Kalkajaka: Australia's Black Mountain
Black Mountain, known to the Aboriginals as Kalkajaka meaning ‘the place of the spear’, is located in Queensland, Australia. The mountain consists of large piles of black granite rocks and huge granite boulders, some of which are said to be the size of small houses. According to geologists, this rock formation was formed from solidified magma millions of years ago and almost completely lacks any traces of soil.
The area is a national park and has a unique range of wildlife, including species that are endemic only to this area, many of which are rare.
While there are a number of different sites within the area that the Aborignals hold reverent, for example Kambi, Julbanu, Birmba and Yirrmbal – all of which are either rock formations or caves with religious importance, the Aboriginals avoid Kalkajaka, earnestly maintaining that it is a site of supernatural events.
There have been numerous accounts of mysterious disappearances of people and animals in the Black Mountain. The first documented disappearance, involving European Settlers, occurred in 1877. Since then, there have been many cases of people, horses and even herds of cattle disappearing within its many crevices, caverns, caves and rock formations, never to be seen again. Local police and trackers looking for the missing have also vanished.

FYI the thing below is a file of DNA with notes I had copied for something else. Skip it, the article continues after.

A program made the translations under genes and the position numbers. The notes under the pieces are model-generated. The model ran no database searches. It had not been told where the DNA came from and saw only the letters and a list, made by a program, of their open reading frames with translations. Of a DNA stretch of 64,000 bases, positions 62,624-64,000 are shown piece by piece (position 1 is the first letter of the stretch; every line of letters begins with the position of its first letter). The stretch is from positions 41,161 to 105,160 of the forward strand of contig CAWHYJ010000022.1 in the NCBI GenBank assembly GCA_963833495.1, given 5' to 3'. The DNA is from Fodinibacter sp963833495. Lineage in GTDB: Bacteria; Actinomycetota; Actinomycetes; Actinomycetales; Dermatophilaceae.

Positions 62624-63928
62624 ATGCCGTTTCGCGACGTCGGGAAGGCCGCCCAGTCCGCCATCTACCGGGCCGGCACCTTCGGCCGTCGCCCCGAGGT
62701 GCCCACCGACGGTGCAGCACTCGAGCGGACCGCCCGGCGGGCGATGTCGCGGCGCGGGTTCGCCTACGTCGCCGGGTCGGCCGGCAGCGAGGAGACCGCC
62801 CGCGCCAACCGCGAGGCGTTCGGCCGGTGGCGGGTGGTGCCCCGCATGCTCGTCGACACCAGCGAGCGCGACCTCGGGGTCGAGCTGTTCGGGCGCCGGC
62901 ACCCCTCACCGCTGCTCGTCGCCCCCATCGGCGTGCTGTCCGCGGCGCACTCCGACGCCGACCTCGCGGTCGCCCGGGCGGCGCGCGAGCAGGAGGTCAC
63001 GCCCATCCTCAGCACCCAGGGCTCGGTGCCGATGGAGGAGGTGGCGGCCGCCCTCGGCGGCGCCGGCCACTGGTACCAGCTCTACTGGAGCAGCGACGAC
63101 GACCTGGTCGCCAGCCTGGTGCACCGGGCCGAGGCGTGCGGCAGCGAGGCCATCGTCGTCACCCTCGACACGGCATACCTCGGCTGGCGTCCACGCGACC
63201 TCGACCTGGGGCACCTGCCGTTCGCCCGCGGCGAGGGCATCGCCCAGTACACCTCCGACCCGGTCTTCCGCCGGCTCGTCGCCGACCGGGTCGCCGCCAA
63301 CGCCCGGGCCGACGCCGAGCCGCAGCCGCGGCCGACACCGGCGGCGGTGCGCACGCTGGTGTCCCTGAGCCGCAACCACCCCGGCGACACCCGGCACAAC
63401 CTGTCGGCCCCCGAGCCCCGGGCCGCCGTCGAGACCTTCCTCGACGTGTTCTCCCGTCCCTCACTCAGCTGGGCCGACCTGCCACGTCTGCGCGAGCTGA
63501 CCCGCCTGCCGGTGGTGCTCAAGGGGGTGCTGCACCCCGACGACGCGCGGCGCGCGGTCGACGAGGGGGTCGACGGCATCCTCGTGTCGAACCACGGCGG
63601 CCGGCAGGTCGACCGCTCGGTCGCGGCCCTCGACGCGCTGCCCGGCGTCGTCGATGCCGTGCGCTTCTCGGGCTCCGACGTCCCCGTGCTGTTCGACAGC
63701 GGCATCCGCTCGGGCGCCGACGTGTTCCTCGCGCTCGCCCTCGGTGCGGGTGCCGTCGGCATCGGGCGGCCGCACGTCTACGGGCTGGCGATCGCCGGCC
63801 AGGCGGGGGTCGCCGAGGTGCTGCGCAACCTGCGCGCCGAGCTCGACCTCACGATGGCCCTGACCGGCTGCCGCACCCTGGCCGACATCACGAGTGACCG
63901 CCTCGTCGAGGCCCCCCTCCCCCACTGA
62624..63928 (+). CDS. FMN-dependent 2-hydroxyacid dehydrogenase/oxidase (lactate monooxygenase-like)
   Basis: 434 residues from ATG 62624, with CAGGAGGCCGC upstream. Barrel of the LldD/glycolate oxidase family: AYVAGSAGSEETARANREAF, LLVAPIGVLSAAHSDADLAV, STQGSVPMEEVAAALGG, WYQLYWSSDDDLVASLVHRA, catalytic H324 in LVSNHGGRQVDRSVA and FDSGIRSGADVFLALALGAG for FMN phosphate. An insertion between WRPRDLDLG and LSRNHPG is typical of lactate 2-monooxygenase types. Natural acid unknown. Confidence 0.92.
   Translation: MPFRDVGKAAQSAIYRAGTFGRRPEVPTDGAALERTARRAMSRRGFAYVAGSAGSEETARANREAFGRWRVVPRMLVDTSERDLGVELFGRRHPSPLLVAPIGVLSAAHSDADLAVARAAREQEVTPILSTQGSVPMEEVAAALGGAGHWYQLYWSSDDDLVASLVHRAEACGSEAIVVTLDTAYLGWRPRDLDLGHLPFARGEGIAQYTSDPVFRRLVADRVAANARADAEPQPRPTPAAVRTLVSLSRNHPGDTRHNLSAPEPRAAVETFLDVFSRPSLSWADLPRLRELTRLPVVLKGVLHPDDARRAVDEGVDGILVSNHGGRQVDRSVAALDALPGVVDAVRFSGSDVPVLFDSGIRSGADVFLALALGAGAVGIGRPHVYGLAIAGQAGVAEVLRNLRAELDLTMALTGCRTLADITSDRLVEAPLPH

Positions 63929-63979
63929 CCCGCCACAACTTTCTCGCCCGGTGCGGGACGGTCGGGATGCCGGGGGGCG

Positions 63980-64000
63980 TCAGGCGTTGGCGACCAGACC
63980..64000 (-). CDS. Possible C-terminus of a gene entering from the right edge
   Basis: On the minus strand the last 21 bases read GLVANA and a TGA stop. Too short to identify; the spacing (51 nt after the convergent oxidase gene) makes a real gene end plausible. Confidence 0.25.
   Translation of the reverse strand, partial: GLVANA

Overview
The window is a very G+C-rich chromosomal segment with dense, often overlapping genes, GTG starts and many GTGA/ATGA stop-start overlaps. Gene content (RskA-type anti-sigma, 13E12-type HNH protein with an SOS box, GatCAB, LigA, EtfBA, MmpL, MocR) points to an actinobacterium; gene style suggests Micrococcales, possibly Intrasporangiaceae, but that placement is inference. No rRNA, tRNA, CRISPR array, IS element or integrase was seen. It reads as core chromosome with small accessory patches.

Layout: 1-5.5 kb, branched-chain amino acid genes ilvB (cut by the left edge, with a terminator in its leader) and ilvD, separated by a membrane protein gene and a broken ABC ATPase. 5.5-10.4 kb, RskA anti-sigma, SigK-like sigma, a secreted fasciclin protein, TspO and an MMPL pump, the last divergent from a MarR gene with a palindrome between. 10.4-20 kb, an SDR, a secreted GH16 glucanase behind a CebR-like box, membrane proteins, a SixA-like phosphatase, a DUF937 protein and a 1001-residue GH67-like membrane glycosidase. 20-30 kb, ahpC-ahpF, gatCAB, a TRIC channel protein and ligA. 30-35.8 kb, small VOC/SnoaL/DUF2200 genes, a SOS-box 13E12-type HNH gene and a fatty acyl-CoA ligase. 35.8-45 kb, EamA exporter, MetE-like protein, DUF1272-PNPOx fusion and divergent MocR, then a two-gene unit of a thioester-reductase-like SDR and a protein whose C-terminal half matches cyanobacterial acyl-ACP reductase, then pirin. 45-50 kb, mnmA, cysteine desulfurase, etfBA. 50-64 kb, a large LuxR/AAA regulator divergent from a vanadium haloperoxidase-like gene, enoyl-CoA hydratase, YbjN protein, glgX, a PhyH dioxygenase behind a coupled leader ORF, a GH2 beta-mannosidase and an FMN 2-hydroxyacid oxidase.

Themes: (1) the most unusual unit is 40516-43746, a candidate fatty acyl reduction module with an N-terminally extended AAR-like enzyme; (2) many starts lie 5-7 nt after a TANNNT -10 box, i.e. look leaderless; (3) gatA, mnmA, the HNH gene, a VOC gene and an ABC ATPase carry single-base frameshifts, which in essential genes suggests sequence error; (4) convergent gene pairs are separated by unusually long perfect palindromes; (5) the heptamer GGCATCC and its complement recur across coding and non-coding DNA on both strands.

In addition, there have been reports of strange sounds, the appearance of ‘spirits’ or human-like shadows in the area, and peculiar air turbulences and magnetic disturbances which have been report by pilots, giving Black Mountain the nickname ‘mountain of death’.
Alien theorists connect this place with extra-terrestrial activity. Although the geological process is a common pattern in the birth of countless mountains throughout the world, Kalkajaka is said to be quite different and some claim it was built by artificial means, and that it is a ruin of an ancient extinct civilization dating back many thousands of years.
Black Mountain remains a place of many unanswered questions and a mystery waiting for explorers to uncover its secrets.
By John Black